She did her residency training in pediatrics at the University of Manitoba, Winnipeg, then trained in Infectious Diseases at The Hospital For Sick Children in Toronto. She was working there in May 2000, and joined a team of pediatricians who responded to the call for help from Walkerton. She spent the summer of 2000 working in Walkerton, then moved to London in October 2000. She is currently a pediatric infectious diseases consultant at London Health Sciences Center-Children's Hospital, and an Associate Professor at the Schulich school of medicine and dentistry at the University of Western Ontario, in London, Ontario. She is part of the team that conducted the Walkerton Health Study to provide care and monitor health problems of the people of Walkerton. She is also very interested in immunizations and immunization advocacy and regularly does teaching and workshops about immunizations. She has represented the Canadian Pediatric Society as a liaison member to NACI.
Dr. Beate Sander
Toronto General Hospital
Beate Sander, PhD, is a Scientist at Public Health Ontario (PHO), Assistant Professor at the University of Toronto, Adjunct Faculty at York University, and Adjunct Scientist at the Institute for Clinical Evaluative Sciences (ICES).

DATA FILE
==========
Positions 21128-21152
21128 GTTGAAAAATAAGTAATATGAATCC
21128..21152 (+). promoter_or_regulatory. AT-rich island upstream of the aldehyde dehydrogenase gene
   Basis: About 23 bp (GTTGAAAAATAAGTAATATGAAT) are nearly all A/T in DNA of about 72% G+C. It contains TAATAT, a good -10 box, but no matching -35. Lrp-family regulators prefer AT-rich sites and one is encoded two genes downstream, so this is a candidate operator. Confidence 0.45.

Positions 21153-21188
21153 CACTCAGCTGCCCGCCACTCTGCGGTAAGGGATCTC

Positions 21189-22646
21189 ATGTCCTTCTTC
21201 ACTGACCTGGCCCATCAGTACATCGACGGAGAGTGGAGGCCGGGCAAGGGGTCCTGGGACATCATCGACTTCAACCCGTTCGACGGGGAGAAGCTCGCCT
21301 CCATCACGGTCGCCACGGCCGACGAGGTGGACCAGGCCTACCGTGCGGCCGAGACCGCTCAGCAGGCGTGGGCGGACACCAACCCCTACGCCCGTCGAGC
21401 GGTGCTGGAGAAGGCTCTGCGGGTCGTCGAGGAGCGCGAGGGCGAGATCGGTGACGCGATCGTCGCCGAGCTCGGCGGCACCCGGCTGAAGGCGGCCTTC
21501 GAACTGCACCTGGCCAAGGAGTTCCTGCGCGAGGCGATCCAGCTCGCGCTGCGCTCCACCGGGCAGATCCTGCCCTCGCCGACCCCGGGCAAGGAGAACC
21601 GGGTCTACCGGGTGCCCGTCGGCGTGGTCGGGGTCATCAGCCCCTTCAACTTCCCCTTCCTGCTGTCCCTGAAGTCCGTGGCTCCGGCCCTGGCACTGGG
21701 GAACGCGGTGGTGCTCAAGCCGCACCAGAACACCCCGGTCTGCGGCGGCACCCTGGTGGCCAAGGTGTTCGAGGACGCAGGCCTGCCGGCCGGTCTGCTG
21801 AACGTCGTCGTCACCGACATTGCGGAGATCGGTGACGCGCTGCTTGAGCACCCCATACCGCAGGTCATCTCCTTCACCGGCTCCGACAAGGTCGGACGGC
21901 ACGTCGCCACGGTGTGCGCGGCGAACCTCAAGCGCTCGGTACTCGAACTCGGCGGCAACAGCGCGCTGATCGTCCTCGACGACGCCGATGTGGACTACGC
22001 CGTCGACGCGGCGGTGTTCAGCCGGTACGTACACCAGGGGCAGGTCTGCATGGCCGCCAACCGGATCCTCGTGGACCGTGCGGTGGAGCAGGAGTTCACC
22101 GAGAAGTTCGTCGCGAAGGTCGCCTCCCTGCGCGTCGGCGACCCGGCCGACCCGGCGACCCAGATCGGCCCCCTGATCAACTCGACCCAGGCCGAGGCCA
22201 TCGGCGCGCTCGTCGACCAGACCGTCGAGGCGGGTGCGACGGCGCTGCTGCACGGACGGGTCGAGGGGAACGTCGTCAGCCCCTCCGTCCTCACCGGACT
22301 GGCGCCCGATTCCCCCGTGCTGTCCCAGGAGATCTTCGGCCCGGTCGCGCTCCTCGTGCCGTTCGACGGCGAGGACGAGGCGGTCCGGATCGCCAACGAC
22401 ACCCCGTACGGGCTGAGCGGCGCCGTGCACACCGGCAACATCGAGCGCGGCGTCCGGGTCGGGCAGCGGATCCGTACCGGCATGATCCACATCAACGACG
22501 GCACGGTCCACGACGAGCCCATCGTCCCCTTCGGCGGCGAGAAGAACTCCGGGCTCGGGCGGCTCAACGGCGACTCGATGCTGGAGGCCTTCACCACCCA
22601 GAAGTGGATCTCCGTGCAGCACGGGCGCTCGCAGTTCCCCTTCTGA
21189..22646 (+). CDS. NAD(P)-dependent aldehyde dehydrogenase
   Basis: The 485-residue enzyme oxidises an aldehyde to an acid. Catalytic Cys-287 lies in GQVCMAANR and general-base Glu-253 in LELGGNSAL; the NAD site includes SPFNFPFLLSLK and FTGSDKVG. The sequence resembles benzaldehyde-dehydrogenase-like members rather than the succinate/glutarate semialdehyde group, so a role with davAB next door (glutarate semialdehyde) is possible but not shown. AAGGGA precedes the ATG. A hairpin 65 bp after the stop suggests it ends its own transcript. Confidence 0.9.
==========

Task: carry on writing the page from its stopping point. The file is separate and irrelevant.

Beate's research interests lie in the area of economic evaluation with a focus on infectious diseases. She is leading multidisciplinary teams evaluating Zika and West Nile virus mitigation strategies using data-driven simulation models, and is linking laboratory with population-based administrative data, enabling novel approaches to study the burden of infectious diseases.
Beate served on the board of the Society of Medical Decision Making (SMDM) and is an editorial board member of the "Medical Decision Making" journal. Beate provides scientific advice to decision-makers and advisory bodies and serves on scientific working groups and networks.
Dr. Nadine Sicard
Ministry of Health and Social Services